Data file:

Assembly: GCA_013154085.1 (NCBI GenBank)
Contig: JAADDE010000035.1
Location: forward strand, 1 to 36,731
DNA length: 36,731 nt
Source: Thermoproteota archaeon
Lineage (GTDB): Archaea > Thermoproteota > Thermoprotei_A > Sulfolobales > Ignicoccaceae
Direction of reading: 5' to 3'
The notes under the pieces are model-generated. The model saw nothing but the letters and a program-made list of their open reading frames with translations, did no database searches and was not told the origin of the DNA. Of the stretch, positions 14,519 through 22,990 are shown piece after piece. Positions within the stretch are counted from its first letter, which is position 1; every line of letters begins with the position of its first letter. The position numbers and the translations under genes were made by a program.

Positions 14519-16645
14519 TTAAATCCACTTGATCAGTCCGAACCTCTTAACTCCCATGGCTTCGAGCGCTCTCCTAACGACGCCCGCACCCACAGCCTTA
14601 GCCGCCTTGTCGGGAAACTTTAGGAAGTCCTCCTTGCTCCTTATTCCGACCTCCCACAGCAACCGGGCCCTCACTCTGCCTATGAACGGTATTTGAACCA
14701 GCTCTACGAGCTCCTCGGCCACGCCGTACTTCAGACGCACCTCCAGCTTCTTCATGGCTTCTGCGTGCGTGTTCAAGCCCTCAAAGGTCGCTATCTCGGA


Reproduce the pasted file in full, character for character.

Assembly: GCA_013154085.1 (NCBI GenBank)
Contig: JAADDE010000035.1
Location: forward strand, 1 to 36,731
DNA length: 36,731 nt
Source: Thermoproteota archaeon
Lineage (GTDB): Archaea > Thermoproteota > Thermoprotei_A > Sulfolobales > Ignicoccaceae
Direction of reading: 5' to 3'
The notes under the pieces are model-generated. The model saw nothing but the letters and a program-made list of their open reading frames with translations, did no database searches and was not told the origin of the DNA. Of the stretch, positions 14,519 through 22,990 are shown piece after piece. Positions within the stretch are counted from its first letter, which is position 1; every line of letters begins with the position of its first letter. The position numbers and the translations under genes were made by a program.

Positions 14519-16645
14519 TTAAATCCACTTGATCAGTCCGAACCTCTTAACTCCCATGGCTTCGAGCGCTCTCCTAACGACGCCCGCACCCACAGCCTTA
14601 GCCGCCTTGTCGGGAAACTTTAGGAAGTCCTCCTTGCTCCTTATTCCGACCTCCCACAGCAACCGGGCCCTCACTCTGCCTATGAACGGTATTTGAACCA
14701 GCTCTACGAGCTCCTCGGCCACGCCGTACTTCAGACGCACCTCCAGCTTCTTCATGGCTTCTGCGTGCGTGTTCAAGCCCTCAAAGGTCGCTATCTCGGA